In appeal No. 2, the People appeal from an order insofar as it granted that part of defendant's motion for a trial order of dismissal pursuant to CPL 290.10 (1) with respect to count one of the indictment, charging attempted rape in the first degree (Penal Law §§ 110.00, 130.35 ). We conclude that the court properly granted that part of defendant's motion inasmuch as the requisite evidence of defendant's intent to rape the victim by the use of forcible compulsion, a necessary element of the crime charged, was legally insufficient (cf. People v Lamagna, 30 AD3d 1052, 1053 , lv denied 7 NY3d 814 ; see generally People v Bleakley, 69 NY2d 490, 495 ).
All concur except Scudder, P.J., who dissents and votes to affirm in the following memorandum.
Scudder, P.J. (dissenting).
In appeal No. 1, the majority concludes that the failure of County Court to articulate a reasonable basis on the record for its determination that defendant should be shackled during trial requires reversal, in the absence of a showing that defendant was not prejudiced by reason thereof. The majority also concludes that the court erred in admitting in evidence two medical opinions on the issues of whether defendant's actions created a substantial risk of serious physical injury with respect to one of the individuals assaulted (victim No. 1), and whether the second individual assaulted (victim No. 2) sustained a physical injury. In appeal No. 2, the majority concludes that the evidence of defendant's intent to rape victim No. 1 is legally insufficient. I respectfully dissent in both appeals.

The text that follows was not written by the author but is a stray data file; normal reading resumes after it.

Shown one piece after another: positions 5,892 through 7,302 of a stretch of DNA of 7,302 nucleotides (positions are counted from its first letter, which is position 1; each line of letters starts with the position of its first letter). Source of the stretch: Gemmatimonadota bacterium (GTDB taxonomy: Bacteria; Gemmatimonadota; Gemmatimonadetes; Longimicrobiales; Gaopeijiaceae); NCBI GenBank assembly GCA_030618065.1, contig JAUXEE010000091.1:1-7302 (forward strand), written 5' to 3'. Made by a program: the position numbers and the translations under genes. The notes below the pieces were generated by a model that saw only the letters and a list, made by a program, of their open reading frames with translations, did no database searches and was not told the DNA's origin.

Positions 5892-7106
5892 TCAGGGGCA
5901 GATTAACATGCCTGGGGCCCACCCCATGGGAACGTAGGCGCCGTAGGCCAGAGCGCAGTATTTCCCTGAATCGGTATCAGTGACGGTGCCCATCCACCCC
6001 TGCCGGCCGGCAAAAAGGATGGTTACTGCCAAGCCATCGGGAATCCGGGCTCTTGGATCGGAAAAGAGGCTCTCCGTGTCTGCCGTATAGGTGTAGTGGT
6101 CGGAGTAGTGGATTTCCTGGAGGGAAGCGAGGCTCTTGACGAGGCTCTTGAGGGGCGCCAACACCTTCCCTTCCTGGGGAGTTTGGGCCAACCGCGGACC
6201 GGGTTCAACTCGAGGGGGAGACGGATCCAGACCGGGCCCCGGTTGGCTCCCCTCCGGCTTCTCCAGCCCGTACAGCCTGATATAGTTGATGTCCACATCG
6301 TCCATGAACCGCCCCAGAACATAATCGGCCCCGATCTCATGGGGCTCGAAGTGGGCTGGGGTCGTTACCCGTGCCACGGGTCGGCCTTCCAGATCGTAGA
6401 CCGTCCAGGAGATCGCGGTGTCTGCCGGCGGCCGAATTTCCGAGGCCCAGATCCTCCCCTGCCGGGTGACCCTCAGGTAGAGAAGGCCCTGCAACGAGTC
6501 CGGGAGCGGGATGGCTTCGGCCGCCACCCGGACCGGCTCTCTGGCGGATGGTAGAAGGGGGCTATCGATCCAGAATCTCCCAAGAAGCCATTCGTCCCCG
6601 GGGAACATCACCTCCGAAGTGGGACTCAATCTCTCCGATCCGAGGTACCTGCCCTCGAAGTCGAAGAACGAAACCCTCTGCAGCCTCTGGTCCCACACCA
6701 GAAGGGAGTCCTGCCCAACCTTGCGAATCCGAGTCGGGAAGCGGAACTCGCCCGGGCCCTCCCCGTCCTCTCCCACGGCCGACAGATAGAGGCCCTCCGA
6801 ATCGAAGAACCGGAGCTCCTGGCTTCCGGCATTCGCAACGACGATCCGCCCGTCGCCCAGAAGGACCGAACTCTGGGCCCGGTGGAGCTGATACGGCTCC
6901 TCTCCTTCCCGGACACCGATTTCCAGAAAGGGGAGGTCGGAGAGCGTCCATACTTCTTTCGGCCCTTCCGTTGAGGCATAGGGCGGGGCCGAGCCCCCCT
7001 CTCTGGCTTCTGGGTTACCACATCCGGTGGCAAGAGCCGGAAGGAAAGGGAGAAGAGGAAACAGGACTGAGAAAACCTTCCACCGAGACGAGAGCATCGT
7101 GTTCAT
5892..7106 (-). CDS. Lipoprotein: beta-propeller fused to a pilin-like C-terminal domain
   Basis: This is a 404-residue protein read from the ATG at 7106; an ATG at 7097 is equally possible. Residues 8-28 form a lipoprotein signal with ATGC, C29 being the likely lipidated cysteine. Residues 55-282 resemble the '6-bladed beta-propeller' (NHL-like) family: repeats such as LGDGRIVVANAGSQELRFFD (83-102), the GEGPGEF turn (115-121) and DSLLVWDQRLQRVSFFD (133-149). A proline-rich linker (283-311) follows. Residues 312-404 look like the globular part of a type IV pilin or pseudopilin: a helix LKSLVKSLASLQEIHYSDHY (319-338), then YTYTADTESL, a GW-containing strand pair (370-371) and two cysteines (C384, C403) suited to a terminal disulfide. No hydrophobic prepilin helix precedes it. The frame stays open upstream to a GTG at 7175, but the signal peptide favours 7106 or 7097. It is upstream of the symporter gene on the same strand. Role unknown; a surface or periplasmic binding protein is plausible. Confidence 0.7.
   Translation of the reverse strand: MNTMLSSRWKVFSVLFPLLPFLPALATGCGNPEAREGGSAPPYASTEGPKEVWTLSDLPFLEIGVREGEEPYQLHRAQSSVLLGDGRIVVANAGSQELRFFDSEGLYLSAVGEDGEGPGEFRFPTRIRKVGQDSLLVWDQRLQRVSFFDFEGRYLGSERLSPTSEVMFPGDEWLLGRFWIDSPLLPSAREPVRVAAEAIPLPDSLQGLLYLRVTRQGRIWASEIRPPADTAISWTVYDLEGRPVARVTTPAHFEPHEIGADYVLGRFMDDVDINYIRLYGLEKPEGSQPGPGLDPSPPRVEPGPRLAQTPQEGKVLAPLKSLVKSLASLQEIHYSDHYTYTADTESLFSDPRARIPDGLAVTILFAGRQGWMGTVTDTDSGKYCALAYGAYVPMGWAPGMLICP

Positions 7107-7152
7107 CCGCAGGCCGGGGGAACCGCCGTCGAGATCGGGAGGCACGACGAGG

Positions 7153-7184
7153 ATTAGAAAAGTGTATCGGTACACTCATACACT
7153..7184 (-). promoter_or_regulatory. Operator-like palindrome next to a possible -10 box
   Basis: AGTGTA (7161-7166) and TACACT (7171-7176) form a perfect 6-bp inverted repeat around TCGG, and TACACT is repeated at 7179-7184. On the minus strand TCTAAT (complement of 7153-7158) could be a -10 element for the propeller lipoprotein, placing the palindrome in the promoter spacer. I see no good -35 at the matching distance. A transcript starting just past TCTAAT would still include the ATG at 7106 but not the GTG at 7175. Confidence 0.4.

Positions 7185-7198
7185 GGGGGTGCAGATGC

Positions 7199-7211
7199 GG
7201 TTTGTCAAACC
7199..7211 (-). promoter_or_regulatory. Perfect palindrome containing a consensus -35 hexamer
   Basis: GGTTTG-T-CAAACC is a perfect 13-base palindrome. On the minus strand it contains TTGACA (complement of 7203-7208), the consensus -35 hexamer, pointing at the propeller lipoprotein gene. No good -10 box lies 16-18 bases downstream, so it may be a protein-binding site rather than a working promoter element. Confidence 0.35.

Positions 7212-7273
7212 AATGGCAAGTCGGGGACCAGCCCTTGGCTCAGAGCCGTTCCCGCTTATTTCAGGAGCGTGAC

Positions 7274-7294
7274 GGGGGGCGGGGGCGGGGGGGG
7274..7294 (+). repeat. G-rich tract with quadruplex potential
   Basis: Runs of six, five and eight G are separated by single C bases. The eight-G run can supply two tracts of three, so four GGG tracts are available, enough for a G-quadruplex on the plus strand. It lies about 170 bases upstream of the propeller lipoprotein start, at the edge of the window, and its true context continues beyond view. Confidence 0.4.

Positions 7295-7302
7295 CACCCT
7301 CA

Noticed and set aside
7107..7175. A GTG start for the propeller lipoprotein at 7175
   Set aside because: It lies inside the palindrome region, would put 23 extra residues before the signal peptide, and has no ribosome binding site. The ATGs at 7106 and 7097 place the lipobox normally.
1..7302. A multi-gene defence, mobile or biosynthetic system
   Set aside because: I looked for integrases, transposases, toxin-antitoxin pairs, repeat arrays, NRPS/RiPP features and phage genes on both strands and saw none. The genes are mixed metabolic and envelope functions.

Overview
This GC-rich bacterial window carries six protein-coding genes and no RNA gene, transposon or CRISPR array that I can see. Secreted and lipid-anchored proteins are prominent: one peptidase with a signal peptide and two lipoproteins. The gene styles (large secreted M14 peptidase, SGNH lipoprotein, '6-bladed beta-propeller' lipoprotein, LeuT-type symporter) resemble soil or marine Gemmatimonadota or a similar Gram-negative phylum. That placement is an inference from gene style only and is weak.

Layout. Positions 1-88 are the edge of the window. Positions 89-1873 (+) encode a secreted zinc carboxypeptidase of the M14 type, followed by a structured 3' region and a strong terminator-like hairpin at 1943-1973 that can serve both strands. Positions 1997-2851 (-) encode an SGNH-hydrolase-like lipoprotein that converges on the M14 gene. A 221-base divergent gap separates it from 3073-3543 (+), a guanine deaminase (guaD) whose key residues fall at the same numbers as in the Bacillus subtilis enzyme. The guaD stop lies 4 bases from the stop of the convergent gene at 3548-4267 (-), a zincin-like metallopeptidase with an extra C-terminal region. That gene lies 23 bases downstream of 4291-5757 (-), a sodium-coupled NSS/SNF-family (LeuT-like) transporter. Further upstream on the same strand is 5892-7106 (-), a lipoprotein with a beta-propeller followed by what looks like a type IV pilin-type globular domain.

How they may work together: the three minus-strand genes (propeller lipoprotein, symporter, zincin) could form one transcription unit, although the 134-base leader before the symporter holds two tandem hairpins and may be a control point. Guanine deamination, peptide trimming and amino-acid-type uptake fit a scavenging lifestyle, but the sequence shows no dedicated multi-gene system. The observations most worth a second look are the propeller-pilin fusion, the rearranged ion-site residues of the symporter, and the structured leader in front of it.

In appeal No. 1, the majority correctly concludes that the court erred in failing to articulate on the record a reasonable basis for its determination that shackles were warranted (see People v Buchanan, 13 NY3d 1, 4 ; People v Rouse, 79 NY2d 934, 935 ). I further agree with the majority that such shackling was prejudicial to defendant, and that the error implicates a constitutional right. However, I disagree with the majority that the error is not subject to harmless error analysis.